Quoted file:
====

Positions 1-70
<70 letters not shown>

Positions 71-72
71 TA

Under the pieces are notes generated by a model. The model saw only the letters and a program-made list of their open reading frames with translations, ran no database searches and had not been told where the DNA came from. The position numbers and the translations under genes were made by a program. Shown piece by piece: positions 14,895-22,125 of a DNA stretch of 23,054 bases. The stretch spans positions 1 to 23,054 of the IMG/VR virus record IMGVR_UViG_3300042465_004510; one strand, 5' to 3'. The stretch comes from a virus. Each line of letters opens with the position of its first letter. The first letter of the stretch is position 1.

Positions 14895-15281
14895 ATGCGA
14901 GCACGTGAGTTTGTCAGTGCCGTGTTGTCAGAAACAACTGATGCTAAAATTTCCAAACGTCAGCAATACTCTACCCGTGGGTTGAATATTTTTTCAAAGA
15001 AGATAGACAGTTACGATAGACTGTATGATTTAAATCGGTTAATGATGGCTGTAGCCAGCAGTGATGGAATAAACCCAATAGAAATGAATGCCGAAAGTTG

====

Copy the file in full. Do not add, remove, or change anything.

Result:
Positions 1-70
<70 letters not shown>

Positions 71-72
71 TA

Under the pieces are notes generated by a model. The model saw only the letters and a program-made list of their open reading frames with translations, ran no database searches and had not been told where the DNA came from. The position numbers and the translations under genes were made by a program. Shown piece by piece: positions 14,895-22,125 of a DNA stretch of 23,054 bases. The stretch spans positions 1 to 23,054 of the IMG/VR virus record IMGVR_UViG_3300042465_004510; one strand, 5' to 3'. The stretch comes from a virus. Each line of letters opens with the position of its first letter. The first letter of the stretch is position 1.

Positions 14895-15281
14895 ATGCGA
14901 GCACGTGAGTTTGTCAGTGCCGTGTTGTCAGAAACAACTGATGCTAAAATTTCCAAACGTCAGCAATACTCTACCCGTGGGTTGAATATTTTTTCAAAGA
15001 AGATAGACAGTTACGATAGACTGTATGATTTAAATCGGTTAATGATGGCTGTAGCCAGCAGTGATGGAATAAACCCAATAGAAATGAATGCCGAAAGTTG